Dallas residents may soon have to register with the city before holding a garage sale at home under a proposal being considered by officials.
Dallas city policy currently allows residents to hold two garage sales at their homes per year. Each sale can each be up to three days in a row.
But Mayor Pro Tem Elba Garcia said too many residents are abusing the system, causing traffic problems and disrupting neighborhoods with frequent sales.
Dr. Garcia said it's not uncommon to see people virtually running businesses by selling new merchandise from their homes or from empty lots.
Some offenders, she said, have been documented using department store-quality clothes racks to sell used apparel.
"It's resale, not a garage sale," Dr. Garcia said of the illegal home-based enterprises.
Both Dr. Garcia and employees of the city's Code Compliance office are analyzing proposals to change Dallas' garage sale ordinance to require residents to register with the city before each sale.
When Steve Segner goes to a garage sale, he doesn't pinch pennies. "Like that table over there. I paid $1,200 for it. But it's a Stickley so it was a real deal."
Steve owns and operates a quaint and cozy adobe-style hotel in Sedona with his wife, Connie. It's a small place, with only 12 rooms, but it's extremely well-appointed with top-notch furnishings and accessories. I could tell, however, these things - with their unique patina and historic character - couldn't be recent store purchases. There was clearly more adventure involved in acquiring these treasures.
My husband and I went to Sedona for a bit of hiking, relaxation and, yes, garage saling. I chose the El Portal Hotel, not knowing the owner was an avid garage saler.
I sauntered into the hotel lobby with its stone fireplace and interesting accessories just before dawn in search of my first cup of coffee when I spotted Steve reading the paper. I just had to know.
"Do you garage sale?"
"Oh, yes. Just about everything you see in this hotel comes from garage sales and flea markets," he told me enthusiastically. I knew it!
We shared stories of our favorite finds - mine is a 7-foot-tall iron candelabrum I got at a garage sale in Scottsdale for $10. Steve's favorite finds involve more money . . . a lot more. He knows quality when he sees it and isn't afraid to spend hundreds, sometimes thousands, on rare finds.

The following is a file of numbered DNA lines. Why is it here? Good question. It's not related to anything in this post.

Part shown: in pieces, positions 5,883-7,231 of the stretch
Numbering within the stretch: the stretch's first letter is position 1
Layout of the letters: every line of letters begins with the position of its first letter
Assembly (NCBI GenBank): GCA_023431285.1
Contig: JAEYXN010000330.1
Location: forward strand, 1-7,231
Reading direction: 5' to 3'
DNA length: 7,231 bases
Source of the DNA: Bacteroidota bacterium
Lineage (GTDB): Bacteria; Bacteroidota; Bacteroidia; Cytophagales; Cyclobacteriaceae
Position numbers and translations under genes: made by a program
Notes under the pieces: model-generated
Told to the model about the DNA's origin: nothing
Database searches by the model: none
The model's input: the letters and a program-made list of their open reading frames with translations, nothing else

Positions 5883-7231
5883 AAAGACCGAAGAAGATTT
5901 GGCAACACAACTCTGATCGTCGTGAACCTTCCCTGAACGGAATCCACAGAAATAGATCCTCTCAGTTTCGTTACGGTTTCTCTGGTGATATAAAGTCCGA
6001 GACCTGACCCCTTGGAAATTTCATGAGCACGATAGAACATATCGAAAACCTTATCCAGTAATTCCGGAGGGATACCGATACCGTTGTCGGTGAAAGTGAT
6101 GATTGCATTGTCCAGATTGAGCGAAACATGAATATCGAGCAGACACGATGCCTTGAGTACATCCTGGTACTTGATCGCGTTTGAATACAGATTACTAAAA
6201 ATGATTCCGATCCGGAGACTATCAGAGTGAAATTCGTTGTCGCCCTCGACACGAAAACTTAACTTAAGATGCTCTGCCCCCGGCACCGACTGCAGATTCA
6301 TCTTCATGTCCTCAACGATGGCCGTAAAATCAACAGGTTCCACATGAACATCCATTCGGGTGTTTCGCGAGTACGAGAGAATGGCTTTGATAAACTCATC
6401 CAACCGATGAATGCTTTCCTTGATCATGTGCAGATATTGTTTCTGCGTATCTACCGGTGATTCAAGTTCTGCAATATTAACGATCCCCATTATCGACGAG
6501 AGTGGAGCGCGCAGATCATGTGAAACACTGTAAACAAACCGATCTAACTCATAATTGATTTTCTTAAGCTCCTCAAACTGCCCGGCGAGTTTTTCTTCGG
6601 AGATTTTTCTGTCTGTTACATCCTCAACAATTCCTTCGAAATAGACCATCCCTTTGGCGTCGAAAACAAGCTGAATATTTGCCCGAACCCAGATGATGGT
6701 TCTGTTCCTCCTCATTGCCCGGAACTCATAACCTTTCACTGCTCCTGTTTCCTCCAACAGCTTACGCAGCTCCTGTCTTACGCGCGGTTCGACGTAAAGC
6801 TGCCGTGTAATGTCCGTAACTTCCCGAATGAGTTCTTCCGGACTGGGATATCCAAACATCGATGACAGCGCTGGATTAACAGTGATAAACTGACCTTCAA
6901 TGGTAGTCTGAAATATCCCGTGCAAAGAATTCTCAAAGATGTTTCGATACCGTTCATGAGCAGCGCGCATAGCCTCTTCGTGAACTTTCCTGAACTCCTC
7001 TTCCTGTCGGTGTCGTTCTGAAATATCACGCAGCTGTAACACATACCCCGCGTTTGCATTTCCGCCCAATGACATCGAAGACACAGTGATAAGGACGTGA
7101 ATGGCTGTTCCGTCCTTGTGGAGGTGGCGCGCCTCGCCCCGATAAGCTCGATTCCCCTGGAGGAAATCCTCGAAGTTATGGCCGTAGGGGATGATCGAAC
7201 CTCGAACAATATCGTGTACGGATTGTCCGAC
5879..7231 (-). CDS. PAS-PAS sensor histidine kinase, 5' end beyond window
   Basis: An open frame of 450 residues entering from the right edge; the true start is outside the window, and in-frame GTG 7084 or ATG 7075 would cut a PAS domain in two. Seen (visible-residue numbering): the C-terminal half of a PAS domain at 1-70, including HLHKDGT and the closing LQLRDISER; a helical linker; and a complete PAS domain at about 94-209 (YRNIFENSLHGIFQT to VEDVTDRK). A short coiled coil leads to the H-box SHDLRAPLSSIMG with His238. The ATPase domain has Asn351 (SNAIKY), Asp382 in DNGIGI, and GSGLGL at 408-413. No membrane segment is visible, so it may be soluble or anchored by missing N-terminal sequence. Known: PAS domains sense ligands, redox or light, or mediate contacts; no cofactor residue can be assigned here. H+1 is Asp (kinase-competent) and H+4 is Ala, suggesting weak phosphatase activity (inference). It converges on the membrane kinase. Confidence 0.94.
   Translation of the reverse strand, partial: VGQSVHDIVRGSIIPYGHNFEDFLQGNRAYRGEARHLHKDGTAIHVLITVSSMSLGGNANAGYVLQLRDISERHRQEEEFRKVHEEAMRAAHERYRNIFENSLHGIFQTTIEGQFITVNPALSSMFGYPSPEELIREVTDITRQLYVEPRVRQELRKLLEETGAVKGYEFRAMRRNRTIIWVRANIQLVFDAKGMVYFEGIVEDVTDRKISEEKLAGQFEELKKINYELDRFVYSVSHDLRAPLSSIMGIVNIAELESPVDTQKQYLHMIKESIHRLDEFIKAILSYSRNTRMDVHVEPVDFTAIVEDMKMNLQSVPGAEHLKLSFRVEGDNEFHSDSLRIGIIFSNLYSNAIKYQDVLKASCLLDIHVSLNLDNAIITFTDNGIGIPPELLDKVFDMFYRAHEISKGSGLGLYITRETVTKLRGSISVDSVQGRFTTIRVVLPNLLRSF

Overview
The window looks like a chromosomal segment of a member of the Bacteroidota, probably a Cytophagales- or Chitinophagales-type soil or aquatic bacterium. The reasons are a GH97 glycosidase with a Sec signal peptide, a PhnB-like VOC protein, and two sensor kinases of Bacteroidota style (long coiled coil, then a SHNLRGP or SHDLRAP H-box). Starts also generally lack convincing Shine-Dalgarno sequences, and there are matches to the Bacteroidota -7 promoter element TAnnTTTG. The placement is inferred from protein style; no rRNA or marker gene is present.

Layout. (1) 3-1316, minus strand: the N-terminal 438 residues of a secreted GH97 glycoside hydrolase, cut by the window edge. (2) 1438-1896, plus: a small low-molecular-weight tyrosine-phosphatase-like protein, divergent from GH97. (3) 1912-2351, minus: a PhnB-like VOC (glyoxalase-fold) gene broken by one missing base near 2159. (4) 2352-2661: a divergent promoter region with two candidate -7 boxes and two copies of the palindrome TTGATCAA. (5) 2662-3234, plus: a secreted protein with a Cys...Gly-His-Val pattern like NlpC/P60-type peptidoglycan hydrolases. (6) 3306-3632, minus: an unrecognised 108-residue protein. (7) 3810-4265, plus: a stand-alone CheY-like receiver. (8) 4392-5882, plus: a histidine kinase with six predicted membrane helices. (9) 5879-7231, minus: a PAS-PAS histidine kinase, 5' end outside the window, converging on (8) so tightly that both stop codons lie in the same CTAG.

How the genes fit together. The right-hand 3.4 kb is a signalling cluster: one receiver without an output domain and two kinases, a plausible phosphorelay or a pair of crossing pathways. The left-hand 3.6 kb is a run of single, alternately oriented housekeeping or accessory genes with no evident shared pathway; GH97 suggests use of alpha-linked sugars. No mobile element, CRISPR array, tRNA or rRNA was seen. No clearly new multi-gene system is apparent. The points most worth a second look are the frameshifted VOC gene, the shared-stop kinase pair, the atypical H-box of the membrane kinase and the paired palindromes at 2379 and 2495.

The native Californian has worked long hours in various ventures - including the newspaper and pet-food industries - but would always make time to go to garage sales. He bought so much, in fact, he had to buy a warehouse in which to store everything. "We collect and collect. And friends would come over to the house and say, 'You know, you have 14 lamps in your living room. So, we had our stuff everywhere."
Clay and Mae Cowgill were eager to earn some extra cash from their clutter. They were having a huge garage sale at their Gilbert home, selling a "collection of stuff from over the years."
Business was great on Friday. They unloaded more than half their items. Saturday was slower but it was still action-packed. Something the Cowgills could've done without.
It was early in the day when a Grinch stopped by. It happened during a busy time, when at least four cars with buyers had stopped at the same time.
"Folks were asking lots of questions and my wife was making change," Clay said. "We were swamped." That's when another woman asked Mae if she could break a $50 bill.
Clay piped in his opinion: "I told the woman it depended on how much she bought. And she turned around and grabbed something right beside her and said, 'How about this?' " The woman picked up a few craft items totaling $9. Clay gave her the change and she and her male companion left.
All seemed well until it came time to count the money. The Cowgills noticed that $50 bill didn't look quite right.
"The front side looked fine but the back looked kind of funny," Clay said. "So, we went over to the bank and they verified that it was a counterfeit . . . and a pretty good one."
Turns out the bill was slightly smaller than regular U.S. currency and an identifying watermark was missing. So, the criminals paid with a fake 50 and made away with $41 of Clay's real money.